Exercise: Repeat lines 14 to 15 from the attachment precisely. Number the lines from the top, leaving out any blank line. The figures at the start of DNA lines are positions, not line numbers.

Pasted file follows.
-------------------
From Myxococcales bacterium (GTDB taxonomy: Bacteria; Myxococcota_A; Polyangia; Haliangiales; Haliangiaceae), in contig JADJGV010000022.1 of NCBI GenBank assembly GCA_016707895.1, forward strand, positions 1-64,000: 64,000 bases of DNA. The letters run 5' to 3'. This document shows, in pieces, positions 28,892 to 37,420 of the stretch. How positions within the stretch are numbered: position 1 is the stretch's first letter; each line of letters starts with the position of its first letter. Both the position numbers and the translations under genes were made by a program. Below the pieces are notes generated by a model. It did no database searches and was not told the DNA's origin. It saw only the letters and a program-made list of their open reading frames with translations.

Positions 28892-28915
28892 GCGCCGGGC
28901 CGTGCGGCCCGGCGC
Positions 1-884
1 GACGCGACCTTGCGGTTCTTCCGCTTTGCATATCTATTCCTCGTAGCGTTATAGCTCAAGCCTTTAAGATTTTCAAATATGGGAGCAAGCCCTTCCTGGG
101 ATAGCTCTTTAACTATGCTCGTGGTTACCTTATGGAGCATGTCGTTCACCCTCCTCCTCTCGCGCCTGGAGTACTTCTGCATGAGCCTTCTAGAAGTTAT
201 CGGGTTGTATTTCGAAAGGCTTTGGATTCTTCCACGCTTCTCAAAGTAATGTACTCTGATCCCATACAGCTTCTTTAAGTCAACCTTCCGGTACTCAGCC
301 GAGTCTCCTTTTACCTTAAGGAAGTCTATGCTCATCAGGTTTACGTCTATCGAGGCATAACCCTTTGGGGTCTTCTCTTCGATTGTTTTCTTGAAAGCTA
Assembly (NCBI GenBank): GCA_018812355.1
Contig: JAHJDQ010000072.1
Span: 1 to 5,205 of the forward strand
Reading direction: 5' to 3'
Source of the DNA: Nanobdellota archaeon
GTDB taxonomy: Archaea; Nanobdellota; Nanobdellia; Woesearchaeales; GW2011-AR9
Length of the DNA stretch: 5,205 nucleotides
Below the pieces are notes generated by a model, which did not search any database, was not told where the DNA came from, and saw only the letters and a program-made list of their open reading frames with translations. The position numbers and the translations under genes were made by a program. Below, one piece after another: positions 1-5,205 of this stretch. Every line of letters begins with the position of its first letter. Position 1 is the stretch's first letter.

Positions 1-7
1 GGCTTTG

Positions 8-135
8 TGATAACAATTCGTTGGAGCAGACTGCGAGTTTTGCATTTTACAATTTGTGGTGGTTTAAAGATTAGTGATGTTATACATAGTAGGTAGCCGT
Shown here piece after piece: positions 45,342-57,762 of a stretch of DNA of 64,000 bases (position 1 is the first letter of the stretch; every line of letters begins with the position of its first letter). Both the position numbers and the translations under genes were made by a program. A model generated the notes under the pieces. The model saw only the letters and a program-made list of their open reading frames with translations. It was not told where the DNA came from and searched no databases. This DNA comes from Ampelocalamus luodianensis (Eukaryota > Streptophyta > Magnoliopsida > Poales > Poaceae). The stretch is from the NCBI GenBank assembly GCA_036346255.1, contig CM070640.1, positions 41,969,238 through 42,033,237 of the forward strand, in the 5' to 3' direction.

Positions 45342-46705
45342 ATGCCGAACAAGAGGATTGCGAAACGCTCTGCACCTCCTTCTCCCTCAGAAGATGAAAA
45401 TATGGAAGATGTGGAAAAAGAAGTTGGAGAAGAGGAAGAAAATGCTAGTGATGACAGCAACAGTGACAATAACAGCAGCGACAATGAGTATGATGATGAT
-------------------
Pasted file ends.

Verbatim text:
Source of the DNA: Nanobdellota archaeon
GTDB taxonomy: Archaea; Nanobdellota; Nanobdellia; Woesearchaeales; GW2011-AR9